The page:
DRC's faded copper town perks up in mining rush
Amid rusted hulks of abandoned plants and huge mine craters, the Democratic Republic of Congo’s former top copper town Kolwezi is showing signs of a reawakening.
The town in the south-eastern copperbelt went into virtual hibernation two decades ago after looting by former dictator Mobutu Sese Seko forced the closure of most of the region’s copper mines, some of the world’s biggest.
“Over the last couple of years the changes here have been enormous,” said Martin Christie, an official with Canadian-listed Katanga Mining, one of many firms reviving the mining industry.
“A petrol station reopened a few months ago. There was no need for one before: there were no vehicles on the streets.”
Foot traffic and cattle dominated the streets, where sprawling, faded colonial-style homes evoke an era when this was the hub of the copper industry and one of the country’s richest cities.
Now, brightly uniformed women direct traffic at a roundabout while hundreds of former illegal miners have formal jobs at mines or on social projects.
International mining companies are scrambling to get a foothold now political stability is returning after a 1998 to 2003 civil war that left most of the country in ruins.
Major mining groups BHP Billiton and Anglo American have returned to mineral-rich DRC, which last year held its first free elections in 40 years.
One mark of renewal is a farm 12km outside Kolwezi where former illegal miners are cultivating crops instead of pilfering ore at dangerous abandoned mines.
“Life as a digger was difficult,” said 33-year-old Tshegeka Nwegi, who supported his wife and four children for seven years by illegally mining at a massive open pit abandoned by state mining firm Gecamines.
He could earn around 20 000 francs ($35) a month, but the income was unstable and earlier this year authorities expelled the miners so the flooded mine could be rehabilitated.
Now Nwegi is working at the 30-hectare Mukweji farm that Katanga Mining established as a social development project.
“My life is totally different now. Now I know I will have enough money each month to feed my family and pay school fees,” said Nwegi, who gets a salary of $100 a month.
Around 1 000 illegal miners are estimated to be still working on Katanga’s 157square kilometre concession and about 25 000 remain in the Kolwezi area.
The government is keen to halt illicit mining since it gets no tax revenue from shadowy middlemen who smuggle the metals outside the country.
But mining firms and local officials have been grappling with what to do with thousands of informal miners who entrenched themselves at abandoned mines to eke out a living.
Some firms faced rioting when they tried to expel illicit miners, angry they were losing their only means of scraping a living.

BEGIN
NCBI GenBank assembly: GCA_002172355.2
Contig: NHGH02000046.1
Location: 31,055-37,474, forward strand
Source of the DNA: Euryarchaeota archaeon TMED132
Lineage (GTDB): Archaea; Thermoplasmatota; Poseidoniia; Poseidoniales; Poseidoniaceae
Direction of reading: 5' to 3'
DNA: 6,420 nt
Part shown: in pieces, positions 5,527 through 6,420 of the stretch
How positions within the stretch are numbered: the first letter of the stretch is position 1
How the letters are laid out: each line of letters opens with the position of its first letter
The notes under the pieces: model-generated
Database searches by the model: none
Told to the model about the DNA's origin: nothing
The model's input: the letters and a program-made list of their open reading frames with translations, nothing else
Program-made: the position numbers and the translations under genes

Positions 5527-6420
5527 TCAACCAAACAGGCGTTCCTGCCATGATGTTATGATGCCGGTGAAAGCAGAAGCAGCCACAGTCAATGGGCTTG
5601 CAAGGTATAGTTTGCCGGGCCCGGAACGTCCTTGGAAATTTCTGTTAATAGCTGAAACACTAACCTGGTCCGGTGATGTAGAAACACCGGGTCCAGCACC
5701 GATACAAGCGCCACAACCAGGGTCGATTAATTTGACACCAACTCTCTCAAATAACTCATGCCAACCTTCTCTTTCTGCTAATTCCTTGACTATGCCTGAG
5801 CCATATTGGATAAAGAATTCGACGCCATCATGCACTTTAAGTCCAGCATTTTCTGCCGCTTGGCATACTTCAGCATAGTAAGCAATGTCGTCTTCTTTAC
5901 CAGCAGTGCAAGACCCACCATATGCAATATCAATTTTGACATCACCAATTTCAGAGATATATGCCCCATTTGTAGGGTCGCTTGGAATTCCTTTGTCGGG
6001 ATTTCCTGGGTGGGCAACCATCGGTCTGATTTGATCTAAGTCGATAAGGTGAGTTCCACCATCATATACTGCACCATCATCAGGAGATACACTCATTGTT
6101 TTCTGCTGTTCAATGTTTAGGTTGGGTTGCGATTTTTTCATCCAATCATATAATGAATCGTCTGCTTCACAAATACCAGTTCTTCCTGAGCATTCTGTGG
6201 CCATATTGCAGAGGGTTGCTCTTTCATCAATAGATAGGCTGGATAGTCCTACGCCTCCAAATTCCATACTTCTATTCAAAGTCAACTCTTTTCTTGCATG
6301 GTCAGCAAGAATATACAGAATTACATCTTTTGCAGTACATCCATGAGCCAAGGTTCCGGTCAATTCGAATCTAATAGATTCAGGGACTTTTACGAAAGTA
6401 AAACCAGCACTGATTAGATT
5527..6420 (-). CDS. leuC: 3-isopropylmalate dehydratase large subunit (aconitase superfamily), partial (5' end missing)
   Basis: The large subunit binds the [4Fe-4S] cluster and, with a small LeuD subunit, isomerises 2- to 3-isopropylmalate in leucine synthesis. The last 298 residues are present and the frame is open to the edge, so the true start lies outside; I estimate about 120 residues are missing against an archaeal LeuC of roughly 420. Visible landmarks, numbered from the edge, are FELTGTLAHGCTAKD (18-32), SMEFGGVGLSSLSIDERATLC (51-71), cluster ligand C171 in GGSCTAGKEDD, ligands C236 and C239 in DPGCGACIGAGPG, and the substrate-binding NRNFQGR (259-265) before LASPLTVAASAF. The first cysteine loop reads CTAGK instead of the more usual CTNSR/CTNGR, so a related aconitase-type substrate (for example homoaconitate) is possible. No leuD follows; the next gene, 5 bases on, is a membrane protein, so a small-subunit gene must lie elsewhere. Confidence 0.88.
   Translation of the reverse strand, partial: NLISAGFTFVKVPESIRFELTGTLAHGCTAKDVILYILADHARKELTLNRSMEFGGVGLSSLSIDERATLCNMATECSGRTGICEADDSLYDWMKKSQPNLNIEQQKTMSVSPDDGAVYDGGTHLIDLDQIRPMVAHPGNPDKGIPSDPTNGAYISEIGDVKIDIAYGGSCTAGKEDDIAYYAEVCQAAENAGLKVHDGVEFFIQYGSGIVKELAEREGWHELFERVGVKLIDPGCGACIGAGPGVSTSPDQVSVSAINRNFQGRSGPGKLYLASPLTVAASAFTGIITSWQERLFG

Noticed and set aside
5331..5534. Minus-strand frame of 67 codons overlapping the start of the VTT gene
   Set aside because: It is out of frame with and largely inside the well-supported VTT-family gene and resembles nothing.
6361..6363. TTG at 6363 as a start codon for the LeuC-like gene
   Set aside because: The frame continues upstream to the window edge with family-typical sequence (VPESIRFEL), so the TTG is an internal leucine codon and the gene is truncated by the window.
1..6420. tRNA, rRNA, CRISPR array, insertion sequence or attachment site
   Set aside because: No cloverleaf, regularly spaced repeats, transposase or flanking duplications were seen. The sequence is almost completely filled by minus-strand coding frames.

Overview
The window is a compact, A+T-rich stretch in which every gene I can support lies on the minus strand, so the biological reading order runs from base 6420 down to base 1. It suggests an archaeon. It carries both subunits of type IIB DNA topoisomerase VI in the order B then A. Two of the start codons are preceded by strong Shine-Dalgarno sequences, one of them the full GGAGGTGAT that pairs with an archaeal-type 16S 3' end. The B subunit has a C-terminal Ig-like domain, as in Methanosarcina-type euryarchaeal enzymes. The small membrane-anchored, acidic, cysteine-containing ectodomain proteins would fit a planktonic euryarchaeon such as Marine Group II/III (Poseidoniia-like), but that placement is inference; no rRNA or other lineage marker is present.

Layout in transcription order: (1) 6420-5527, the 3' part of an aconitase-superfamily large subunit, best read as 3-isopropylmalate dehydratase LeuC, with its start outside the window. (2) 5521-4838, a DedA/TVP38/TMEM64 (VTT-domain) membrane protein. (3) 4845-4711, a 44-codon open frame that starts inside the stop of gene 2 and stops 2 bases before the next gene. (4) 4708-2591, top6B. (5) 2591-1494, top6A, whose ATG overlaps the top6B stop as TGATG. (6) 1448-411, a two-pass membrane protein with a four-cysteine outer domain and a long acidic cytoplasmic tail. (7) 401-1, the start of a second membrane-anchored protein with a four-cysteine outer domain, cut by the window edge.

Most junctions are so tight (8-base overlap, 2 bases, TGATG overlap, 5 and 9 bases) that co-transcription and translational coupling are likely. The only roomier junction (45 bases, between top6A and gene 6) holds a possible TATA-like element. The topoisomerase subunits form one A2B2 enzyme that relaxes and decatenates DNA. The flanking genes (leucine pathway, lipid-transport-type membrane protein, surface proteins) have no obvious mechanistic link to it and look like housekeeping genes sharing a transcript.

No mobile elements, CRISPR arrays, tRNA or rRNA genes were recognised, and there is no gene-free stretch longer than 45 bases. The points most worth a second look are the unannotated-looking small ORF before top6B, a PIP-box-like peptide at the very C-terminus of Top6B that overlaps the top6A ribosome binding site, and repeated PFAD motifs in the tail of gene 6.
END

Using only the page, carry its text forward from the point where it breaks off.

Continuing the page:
“You cannot simply say, ‘Get off the concession and you will have no pay’. They need alternatives,” said Louis Kasuyi, vice-president of government relations for Katanga’s local unit.
Katanga has hired several hundred former small-scale miners to join its workforce of around 2 000 at the Kamoto mining operations it is spending $425-million to rehabilitate.
Worldwide an estimated 13-million people, including one million children, work as small-scale miners in 55 countries, the International Labour Organisation has said.
As the government grapples to revive services after the elections and years of civil war, mining companies have been key in helping to rebuild infrastructure in the region.
In some cases, the firms are building roads out of necessity to gain access to mine sites and export routes, but they are also aware of global pressure for mining companies to help improve local communities. The Congolese government is undertaking a sweeping review of mining licences, and one issue is how much firms are boosting development.
In another area of the DRC’s copperbelt, Canada’s Anvil Mining has agreed to spend 10% of profits from its Dikulushi mine on the community.
The spending has transformed the area 400km north of the regional capital Lubumbashi, which now has new roads, water boreholes, a school and a medical clinic.
The company is building a 192km road south of the mine which will cut travel time from eight days to six hours, mine manager David Newton said. The mine has been using an alternate route through Zambia to export its output.
The injection of economic activity has sparked a burst of small-scale activity, including local people improving homes.
“The amount of building going on here is enormous ... People have confidence now after the election—they know they will not get looted or raped now,” Newton said. - Reuters